Amazon is taking a shot at Apple’s iTunes Match with its latest licensing agreement for Cloud Player.
Today Amazon announced that it now offers a scan and match service for the Cloud Player. For $24.99 a year users can scan their entire music library and have Amazon match their songs in the Cloud Player. Users can store up to 250,000 songs in the Cloud Player with the new scan and match service, and songs purchased from Amazon don’t count towards that number.
The $24.99 plan is now called Cloud Player Premium. There is still a free option, called Cloud Player Free which still stores all of the songs each user purchased from Amazon. The Cloud Player Free service also lets users scan and match songs, but it only includes up to 250 songs.
Amazon upgrades all songs uploaded to the Cloud Player to 256 Kbps MP3 files for free. We assume it works just like iTunes Match where Amazon simply replaces the file with the equivalent song of a higher bit-rate. We hope the service doesn’t downgrade higher bit-rate. If the service is anything like iTunes Match, it won’t.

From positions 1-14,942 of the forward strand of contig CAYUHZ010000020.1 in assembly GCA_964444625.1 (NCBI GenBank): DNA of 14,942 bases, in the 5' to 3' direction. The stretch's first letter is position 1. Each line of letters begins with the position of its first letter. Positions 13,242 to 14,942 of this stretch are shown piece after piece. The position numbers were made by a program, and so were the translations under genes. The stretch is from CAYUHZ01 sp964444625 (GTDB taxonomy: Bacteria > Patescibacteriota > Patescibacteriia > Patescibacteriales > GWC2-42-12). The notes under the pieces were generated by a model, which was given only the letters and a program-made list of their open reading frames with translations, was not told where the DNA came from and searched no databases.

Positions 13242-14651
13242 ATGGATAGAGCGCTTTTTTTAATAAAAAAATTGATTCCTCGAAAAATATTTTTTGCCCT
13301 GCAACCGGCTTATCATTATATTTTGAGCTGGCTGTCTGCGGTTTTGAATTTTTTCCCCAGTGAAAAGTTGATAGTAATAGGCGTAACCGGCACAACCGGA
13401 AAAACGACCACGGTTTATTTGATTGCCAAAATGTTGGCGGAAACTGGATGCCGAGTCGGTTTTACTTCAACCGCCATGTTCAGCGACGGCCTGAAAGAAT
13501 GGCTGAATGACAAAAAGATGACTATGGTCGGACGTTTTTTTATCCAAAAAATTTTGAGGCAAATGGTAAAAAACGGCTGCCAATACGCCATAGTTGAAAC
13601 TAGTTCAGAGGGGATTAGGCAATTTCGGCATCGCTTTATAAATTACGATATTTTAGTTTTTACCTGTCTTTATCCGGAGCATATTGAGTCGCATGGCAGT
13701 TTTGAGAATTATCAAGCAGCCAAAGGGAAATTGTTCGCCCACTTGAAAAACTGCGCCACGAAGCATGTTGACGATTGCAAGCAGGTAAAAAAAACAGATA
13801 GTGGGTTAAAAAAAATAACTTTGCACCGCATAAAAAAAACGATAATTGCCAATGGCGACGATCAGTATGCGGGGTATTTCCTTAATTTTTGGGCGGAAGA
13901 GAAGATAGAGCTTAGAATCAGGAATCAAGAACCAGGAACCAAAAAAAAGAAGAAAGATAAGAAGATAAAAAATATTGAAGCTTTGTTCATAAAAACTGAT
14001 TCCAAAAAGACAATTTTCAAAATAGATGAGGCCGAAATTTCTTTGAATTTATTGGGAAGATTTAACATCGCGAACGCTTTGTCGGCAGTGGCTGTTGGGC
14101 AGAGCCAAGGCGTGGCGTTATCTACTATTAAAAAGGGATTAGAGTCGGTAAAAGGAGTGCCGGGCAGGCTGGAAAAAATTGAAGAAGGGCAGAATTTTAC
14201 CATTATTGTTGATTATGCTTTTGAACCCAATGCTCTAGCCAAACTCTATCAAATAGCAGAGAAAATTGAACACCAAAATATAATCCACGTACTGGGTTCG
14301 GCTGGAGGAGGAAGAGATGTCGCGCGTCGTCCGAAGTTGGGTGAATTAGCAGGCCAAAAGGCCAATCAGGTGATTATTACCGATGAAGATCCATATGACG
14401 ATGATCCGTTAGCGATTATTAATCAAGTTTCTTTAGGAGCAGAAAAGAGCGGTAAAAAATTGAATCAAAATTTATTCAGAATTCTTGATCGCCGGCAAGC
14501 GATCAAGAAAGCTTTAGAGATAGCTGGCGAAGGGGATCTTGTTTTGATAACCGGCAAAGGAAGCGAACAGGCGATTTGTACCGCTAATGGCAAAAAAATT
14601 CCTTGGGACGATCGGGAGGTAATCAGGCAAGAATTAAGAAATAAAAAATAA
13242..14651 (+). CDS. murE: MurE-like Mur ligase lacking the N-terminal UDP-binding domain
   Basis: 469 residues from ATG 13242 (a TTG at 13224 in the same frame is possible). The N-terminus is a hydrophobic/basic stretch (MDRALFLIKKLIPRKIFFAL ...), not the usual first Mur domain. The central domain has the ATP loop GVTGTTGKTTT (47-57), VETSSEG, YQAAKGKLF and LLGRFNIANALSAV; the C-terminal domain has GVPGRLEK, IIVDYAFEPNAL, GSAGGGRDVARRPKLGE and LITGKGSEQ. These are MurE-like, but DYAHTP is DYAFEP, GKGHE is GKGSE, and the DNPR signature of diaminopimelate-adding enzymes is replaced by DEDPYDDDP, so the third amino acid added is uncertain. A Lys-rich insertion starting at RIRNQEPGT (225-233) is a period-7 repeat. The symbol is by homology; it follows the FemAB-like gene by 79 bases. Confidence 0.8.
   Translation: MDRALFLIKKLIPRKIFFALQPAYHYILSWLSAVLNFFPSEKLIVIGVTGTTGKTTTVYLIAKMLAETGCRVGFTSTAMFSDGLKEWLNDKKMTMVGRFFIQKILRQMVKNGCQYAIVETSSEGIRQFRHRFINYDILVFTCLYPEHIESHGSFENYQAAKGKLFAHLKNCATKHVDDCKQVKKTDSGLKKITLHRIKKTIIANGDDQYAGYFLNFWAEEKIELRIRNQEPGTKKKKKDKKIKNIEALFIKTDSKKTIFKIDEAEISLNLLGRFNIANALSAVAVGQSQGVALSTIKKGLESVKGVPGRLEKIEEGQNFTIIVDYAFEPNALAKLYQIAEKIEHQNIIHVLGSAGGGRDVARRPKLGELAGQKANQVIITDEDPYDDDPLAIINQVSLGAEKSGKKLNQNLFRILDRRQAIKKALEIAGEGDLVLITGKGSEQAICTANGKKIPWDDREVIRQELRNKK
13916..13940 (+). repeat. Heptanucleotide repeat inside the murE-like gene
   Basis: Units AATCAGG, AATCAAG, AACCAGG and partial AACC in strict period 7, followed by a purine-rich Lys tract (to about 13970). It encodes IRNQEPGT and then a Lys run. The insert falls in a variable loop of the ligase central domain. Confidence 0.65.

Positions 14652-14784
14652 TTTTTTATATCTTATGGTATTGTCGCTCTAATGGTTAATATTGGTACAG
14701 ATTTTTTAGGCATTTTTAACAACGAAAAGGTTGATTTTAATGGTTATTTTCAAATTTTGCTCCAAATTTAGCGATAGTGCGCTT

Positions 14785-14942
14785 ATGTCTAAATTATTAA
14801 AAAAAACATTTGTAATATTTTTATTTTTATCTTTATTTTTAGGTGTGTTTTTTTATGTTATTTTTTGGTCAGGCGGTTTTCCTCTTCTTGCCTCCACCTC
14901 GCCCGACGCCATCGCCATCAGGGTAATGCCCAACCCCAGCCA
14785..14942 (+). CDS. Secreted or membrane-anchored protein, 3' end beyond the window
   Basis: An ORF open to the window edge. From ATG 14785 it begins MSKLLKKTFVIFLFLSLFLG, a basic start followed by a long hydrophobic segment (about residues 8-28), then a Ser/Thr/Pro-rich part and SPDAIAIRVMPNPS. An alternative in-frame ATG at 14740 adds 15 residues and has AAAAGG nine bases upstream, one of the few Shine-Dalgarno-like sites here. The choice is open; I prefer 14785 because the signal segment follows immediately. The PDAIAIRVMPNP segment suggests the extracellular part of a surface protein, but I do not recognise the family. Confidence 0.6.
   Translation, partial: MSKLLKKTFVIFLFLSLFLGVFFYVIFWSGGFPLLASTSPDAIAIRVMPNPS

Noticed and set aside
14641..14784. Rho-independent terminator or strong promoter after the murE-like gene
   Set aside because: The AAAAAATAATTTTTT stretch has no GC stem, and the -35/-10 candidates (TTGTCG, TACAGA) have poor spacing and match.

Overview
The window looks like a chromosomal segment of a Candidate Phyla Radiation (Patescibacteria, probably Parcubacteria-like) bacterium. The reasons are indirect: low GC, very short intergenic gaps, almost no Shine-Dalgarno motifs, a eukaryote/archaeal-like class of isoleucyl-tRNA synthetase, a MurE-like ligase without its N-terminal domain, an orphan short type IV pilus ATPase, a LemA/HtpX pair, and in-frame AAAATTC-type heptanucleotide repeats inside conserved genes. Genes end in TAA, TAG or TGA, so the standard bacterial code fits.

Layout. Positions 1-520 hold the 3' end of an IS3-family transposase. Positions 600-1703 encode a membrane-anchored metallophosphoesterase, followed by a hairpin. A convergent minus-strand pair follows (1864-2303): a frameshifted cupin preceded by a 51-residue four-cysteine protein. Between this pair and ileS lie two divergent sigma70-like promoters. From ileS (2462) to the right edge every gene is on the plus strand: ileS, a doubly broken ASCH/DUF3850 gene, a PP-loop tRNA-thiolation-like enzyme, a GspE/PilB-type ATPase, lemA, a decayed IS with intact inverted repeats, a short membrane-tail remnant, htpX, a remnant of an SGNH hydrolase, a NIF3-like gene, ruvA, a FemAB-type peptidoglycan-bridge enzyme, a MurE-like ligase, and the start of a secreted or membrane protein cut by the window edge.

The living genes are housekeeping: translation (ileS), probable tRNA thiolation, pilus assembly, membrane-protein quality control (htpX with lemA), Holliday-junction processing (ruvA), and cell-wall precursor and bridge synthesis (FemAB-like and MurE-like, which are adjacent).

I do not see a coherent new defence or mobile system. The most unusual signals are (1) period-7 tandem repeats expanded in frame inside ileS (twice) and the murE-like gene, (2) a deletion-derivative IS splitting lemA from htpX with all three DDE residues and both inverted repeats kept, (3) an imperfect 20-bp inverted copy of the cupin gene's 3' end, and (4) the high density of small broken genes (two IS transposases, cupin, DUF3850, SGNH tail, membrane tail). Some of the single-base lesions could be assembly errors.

The new Amazon Cloud layer integrates with the Amazon Kindle Fire, and users with an iPhone, iPod touch, or Android device can use the Cloud layer app to use the service. We assume the service will also integrate with the next generation of Kindle Fire devices and the rumored Amazon smartphone. With this new service Amazon now matches Apple and Google for every aspect of a media ecosystem.
Along with the new Cloud Player services, Amazon is lowering the price on its Cloud Drive storage, which was originally linked with the Cloud Player. All users get 5GB of cloud storage from Amazon for free. Paid plans start at $10 per year for 20GB of storage and top out at 1TB for $500 a year.
By purchasing 50GB for $25 a year, users also gain access to Cloud Player Premium. 50GB of storage and space for 250,000 songs sounds like a good deal to us.
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